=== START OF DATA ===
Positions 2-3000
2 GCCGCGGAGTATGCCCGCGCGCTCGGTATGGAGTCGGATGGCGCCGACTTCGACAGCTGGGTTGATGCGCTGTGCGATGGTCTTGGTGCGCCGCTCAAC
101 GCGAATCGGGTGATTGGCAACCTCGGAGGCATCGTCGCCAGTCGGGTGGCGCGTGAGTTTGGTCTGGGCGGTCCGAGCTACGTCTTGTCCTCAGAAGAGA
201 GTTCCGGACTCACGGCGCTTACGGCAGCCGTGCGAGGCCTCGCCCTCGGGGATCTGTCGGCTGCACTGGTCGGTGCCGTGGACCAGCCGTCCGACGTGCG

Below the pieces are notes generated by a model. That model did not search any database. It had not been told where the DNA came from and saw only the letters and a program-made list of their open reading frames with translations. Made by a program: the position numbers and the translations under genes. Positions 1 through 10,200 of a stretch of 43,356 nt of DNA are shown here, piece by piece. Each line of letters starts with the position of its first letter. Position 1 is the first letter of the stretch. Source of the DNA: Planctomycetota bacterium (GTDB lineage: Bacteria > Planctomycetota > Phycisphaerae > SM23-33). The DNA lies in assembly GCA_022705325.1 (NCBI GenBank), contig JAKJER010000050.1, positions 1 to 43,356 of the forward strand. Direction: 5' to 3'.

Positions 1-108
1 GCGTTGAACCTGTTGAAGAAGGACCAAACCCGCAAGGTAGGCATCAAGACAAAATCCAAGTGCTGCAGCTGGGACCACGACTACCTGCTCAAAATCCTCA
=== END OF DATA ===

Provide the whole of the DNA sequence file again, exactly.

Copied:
Positions 2-3000
2 GCCGCGGAGTATGCCCGCGCGCTCGGTATGGAGTCGGATGGCGCCGACTTCGACAGCTGGGTTGATGCGCTGTGCGATGGTCTTGGTGCGCCGCTCAAC
101 GCGAATCGGGTGATTGGCAACCTCGGAGGCATCGTCGCCAGTCGGGTGGCGCGTGAGTTTGGTCTGGGCGGTCCGAGCTACGTCTTGTCCTCAGAAGAGA
201 GTTCCGGACTCACGGCGCTTACGGCAGCCGTGCGAGGCCTCGCCCTCGGGGATCTGTCGGCTGCACTGGTCGGTGCCGTGGACCAGCCGTCCGACGTGCG

Below the pieces are notes generated by a model. That model did not search any database. It had not been told where the DNA came from and saw only the letters and a program-made list of their open reading frames with translations. Made by a program: the position numbers and the translations under genes. Positions 1 through 10,200 of a stretch of 43,356 nt of DNA are shown here, piece by piece. Each line of letters starts with the position of its first letter. Position 1 is the first letter of the stretch. Source of the DNA: Planctomycetota bacterium (GTDB lineage: Bacteria > Planctomycetota > Phycisphaerae > SM23-33). The DNA lies in assembly GCA_022705325.1 (NCBI GenBank), contig JAKJER010000050.1, positions 1 to 43,356 of the forward strand. Direction: 5' to 3'.

Positions 1-108
1 GCGTTGAACCTGTTGAAGAAGGACCAAACCCGCAAGGTAGGCATCAAGACAAAATCCAAGTGCTGCAGCTGGGACCACGACTACCTGCTCAAAATCCTCA